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  • We hear a lot about the role of terrestrial forests in climate change, but what about the ocean’s forests? It’s amazing to think that a kelp forest the size of the Amazon rainforest could absorb more CO2 than humans produce. That’s just one amazing fact about rimurimu (seaweed). Not only does rimurimu absorb more carbon than trees, it also improves water quality and provides habitats for thousands of marine creatures.

    These important ecosystem services have inspired Mountains to Sea Wellington (MTSW) to initiate the Love Rimurimu project. The MTSW team worked with Mana College, Scots College, Te Kura Kaupapa Māori o Ngā Mokopuna and Koraunui School to learn about their local underwater forests and how ākonga can help with their conservation. The programme built upon the experiences provided through the national Experiencing Marine Reserves programme. 

    The Love Rimurimu project is supported by experts and technical advisors from the National Institute of Water and Atmospheric Research (NIWA), Victoria University, Experiencing Marine Reserves, Te Aho Tū Roa and the Wellington Underwater Club.

    Wellington harbour and the blue belt has a flourishing ocean forest, cared for by our local communities. Our seaweed forests are valued for their beauty and ecosystem services – absorbing carbon, steadily improving water quality and as a home to an increasing abundance of marine life.

    Love Rimurimu vision

    Exploration in the classroom and in the field

    Love Rimurimu is a year-long inquiry. The initial focus is on seaweed biodiversity and its importance in the marine environment. Observation and mātauranga Māori are interwoven throughout the programme.

    Introductory sessions begin in the classroom with information about seaweed structure, ecosystems and habitats and the three different groups of seaweed: parāone (browns), kākāriki (greens) and whero (reds). Learning then moves to shore and water-based experiences, which may include snorkelling sessions. Students use transects and quadrats to observe the biodiversity of the seabed. They also collect seaweed samples for pressing and for photosynthesis experiments to observe and measure seaweed’s ability to absorb CO2 from the water and produce oxygen.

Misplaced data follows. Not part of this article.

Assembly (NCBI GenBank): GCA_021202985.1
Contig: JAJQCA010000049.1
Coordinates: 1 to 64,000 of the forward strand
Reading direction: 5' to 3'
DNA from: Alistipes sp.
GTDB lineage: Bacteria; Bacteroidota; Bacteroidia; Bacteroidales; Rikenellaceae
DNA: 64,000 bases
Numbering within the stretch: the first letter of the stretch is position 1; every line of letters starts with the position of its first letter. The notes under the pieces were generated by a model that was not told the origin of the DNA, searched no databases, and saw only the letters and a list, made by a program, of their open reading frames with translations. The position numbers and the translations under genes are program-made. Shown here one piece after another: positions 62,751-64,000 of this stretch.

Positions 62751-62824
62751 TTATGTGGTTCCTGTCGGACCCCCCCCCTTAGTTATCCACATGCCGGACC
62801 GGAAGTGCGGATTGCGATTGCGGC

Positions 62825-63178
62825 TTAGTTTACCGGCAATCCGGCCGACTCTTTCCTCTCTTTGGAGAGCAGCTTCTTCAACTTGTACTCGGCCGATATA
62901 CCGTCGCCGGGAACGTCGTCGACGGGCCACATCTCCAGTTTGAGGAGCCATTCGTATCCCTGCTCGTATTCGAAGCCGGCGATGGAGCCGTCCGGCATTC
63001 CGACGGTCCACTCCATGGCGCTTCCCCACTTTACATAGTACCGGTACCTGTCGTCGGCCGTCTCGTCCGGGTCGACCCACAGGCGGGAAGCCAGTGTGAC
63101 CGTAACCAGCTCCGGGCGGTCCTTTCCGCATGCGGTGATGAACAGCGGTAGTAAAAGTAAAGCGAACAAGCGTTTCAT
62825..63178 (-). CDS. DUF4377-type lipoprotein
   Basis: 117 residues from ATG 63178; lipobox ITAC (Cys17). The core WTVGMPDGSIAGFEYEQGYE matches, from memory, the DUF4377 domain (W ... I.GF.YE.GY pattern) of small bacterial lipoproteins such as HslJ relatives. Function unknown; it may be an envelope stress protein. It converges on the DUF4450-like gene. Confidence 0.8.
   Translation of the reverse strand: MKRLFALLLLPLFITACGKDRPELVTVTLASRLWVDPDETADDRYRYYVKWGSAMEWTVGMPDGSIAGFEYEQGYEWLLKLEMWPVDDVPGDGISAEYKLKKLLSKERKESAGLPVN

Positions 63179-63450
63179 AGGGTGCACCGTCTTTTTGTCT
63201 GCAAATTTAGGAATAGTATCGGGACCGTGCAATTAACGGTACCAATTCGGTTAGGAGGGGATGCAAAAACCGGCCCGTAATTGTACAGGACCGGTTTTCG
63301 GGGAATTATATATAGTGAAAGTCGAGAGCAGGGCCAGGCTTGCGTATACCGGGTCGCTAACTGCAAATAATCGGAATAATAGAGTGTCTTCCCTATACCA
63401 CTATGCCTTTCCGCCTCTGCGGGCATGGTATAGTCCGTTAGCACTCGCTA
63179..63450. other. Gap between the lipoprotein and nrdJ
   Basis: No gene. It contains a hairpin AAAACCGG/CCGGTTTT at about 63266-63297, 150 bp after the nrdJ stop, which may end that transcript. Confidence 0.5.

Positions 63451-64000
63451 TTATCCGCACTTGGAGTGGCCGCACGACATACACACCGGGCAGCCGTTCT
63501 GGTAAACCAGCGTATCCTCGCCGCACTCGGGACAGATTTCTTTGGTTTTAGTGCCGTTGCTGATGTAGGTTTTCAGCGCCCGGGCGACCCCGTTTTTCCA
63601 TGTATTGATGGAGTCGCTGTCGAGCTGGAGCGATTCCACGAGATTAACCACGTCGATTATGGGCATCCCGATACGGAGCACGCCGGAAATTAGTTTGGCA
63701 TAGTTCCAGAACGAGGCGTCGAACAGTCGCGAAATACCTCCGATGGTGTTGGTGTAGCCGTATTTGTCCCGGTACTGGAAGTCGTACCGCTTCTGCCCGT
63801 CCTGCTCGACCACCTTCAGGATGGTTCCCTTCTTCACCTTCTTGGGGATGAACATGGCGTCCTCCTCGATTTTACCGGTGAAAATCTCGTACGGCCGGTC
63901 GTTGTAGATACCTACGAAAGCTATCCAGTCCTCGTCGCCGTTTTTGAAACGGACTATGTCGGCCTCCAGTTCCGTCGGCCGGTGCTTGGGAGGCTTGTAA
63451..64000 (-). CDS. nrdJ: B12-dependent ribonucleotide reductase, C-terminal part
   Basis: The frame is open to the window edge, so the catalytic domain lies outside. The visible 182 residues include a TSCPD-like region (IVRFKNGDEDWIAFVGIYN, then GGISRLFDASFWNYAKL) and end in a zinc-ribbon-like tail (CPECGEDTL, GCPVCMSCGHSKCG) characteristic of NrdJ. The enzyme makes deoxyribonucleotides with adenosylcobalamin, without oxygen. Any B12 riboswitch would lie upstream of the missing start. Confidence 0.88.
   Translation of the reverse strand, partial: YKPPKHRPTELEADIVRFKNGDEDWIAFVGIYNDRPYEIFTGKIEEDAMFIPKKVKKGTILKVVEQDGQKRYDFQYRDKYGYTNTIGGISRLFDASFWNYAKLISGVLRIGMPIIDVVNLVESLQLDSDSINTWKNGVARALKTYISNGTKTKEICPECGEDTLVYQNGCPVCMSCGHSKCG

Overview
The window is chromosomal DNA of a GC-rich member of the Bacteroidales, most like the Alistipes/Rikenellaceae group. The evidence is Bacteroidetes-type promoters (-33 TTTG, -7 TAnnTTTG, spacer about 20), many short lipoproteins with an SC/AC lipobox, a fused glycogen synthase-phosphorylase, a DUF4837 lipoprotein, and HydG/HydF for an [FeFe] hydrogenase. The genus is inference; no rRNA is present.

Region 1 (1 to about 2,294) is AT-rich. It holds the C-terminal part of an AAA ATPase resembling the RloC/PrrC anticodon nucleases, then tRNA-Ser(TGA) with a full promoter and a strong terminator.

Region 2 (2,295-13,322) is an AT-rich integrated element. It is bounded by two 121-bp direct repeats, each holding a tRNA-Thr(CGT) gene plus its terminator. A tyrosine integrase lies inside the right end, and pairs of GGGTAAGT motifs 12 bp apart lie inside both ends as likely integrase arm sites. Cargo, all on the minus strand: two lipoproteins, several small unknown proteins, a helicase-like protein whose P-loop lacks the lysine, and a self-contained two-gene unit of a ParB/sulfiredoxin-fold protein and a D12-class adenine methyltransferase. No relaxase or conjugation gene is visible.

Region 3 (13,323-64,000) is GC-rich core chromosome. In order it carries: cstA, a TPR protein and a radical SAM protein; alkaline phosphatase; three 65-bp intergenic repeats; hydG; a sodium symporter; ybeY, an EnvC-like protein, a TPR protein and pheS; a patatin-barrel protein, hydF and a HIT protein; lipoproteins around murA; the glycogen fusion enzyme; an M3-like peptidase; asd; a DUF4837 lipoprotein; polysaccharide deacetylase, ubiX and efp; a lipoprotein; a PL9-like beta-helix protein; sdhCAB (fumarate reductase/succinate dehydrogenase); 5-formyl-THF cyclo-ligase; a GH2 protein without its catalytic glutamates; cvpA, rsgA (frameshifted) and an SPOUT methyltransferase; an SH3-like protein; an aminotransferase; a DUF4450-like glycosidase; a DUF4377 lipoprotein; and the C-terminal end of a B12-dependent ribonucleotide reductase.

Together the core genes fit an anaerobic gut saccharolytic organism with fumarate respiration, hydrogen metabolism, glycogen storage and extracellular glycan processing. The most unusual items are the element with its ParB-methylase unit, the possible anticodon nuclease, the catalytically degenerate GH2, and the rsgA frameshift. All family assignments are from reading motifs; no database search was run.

Armed with knowledge about rimurimu habitats and the ecosystem services they provide, the second term of the inquiry focuses on the human impacts that affect seaweed health. Students learn about risks from pollution, sedimentation, overfishing, ocean acidification and climate change.

    Uses for rimurimu

    During the third term, the inquiry turns to exploring practical uses for rimurimu. Seaweed is an amazingly versatile product. In 2019, the global commercial seaweed market was over NZ$18 billion! The food and cosmetics industries are interested in seaweed due to its sustainability, health benefits and ecosystem services. The MTSW team held workshops, making seaweed-based products including bath bombs, face masks, fertilisers, bioplastics and kai.

    Community engagement